AAHE president discusses learning communities
By Sandy Broughton
Spectrum Volume 20 Issue 28 - April 16, 1998
During a busy two-day visit to Virginia Tech, Margaret A. Miller, president of the American Association for Higher Education, took time to meet with a group of faculty and staff members, administrators, and students who are exploring the emerging concept of learning communities, and how it might apply to Virginia Tech.
"Learning is a communal activity, a social activity," Miller said. "Learning communities are culture specific--they will develop around what people are interested in, and that will differ from campus to campus. The point is to get people working together and to take learning seriously."
Learning communities is one of the seven Cross-Cutting Initiatives that the university identified in its Academic Agenda as strengths that address critical needs and hold the potential for significant external resources and partnerships. Each initiative is being explored by a committee appointed by the provost.
One strategy for developing learning communities and active-learning experiences is through group work. Simply put, Miller said, "students learn more collaboratively than they do in isolation. Issues of competition disappear when students are engaged in a group project of consequence. That way, there don't have to be winners and losers--all students can learn." As added incentive, Miller says employers are demanding that students be able to work effectively in teams and to learn associated skills such as negotiation, organization, and effective communication.
Miller also introduced the concept of "system breakers," initiatives that cut across traditional boundaries and practices to make the learning environment more flexible and responsive. She suggested cross-disciplinary activities, curricular and co-curricular activities that provide students with credit, and the free flow of information.
She admitted that changing existing university structures will not be easy, and that faculty members may be unwilling to embrace a concept which has no clear place in the rewards system. "How do you change a culture?" she asked. "We need to learn to be followers as well as leaders. We need to try things, and be willing to abandon what doesn't work. Higher education is changing radically, and everyone is struggling for footing. Remaining competitive means finding new ways to make the learning experience meaningful."
Miller's career in higher education gives her a unique perspective on new trends in academia. She was an English professor and campus administrator at the University of Massachusetts at Dartmouth for 15 years. From 1987 to 1997 she was chief academic officer for the State Council for Higher Education for Virginia (SCHEV) and was responsible for the approval, review, and assessment of academic programs throughout Virginia.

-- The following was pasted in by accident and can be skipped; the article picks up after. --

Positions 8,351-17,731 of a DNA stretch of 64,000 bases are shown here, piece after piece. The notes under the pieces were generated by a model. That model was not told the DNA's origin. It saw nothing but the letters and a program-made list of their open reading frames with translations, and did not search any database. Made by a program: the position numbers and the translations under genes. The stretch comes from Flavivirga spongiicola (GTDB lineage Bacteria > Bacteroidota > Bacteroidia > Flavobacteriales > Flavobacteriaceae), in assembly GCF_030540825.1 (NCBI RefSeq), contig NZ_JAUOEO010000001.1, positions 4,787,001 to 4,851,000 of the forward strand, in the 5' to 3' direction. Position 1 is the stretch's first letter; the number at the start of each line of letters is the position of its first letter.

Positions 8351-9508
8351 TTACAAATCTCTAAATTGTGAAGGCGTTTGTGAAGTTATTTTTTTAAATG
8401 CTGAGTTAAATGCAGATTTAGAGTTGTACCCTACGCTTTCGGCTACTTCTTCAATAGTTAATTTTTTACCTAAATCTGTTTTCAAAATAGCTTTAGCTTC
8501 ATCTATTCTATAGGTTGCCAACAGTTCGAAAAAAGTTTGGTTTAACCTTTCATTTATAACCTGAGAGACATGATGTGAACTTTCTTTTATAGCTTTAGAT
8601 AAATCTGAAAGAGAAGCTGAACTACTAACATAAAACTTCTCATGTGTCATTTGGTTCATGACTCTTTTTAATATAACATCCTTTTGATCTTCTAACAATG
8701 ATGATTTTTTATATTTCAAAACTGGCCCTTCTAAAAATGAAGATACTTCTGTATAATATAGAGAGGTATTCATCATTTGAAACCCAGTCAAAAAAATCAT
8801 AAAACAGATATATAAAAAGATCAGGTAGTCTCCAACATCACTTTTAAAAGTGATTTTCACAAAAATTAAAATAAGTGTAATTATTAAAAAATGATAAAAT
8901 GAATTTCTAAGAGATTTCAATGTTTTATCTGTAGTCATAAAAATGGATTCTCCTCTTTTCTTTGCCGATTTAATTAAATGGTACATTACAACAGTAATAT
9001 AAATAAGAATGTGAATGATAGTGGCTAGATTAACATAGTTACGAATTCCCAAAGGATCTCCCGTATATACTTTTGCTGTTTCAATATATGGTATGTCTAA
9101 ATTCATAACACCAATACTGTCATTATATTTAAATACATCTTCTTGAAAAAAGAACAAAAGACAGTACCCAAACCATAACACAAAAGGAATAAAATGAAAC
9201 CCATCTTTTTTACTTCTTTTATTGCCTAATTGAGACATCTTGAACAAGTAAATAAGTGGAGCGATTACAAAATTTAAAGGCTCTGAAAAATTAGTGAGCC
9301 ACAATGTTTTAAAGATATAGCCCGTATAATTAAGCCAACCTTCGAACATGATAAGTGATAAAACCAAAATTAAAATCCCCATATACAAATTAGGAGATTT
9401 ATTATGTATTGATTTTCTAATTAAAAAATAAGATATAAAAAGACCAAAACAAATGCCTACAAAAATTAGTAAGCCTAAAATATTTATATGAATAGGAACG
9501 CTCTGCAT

Miller has published and presented widely on such topics as indicators of institutional effectiveness, restructuring, new teaching technologies, and changing faculty roles and rewards. As president of AAHE, Miller supports the organization's goals of bringing together thoughtful constituents to address the major challenges currently facing higher education. Miller was at Virginia Tech as part of the "Impact of Technology on the Learning Environment" conference. The topic of her keynote address was "The Land-Grant College in Cyberspace."
The term "learning communities" typically refers to curriculum innovations which involve linked courses or courses organized in clusters around a common theme. But at Virginia Tech, the term is used to include a range of learning environments and experiences, in academics as well as in student life. Current examples under discussion include the Design Consortium which brings together students from six different departments to work together in a studio setting, The Great Duck Pond Project in which pre-schoolers through university students focus the study of varied disciplines on the Tech Duck Pond, the orientation-leader experience offered by the Dean of Students Office, the emerging alliance of faculty members who teach first-year students now being sponsored by the Provost's Office, the academic practices envisioned by designers of the Math Emporium, and a new student-leadership program jointly designed and operated by Student Affairs, the Center for Interdisciplinary Studies, and students and staff members from the University Honors Program.
"We want to stress that this is an initiative in which the entire university should feel welcome to participate," said Terry Wildman, director of Virginia Tech's Center for Excellence in Undergraduate Teaching and chair of the Learning Communities Committee. "We are just beginning the dialogue on learning communities and are excited by the concept and what it could do for Virginia Tech." Wildman and Associate Provost Ron Daniel will be visiting the colleges to discuss how the learning communities initiative might enhance their work.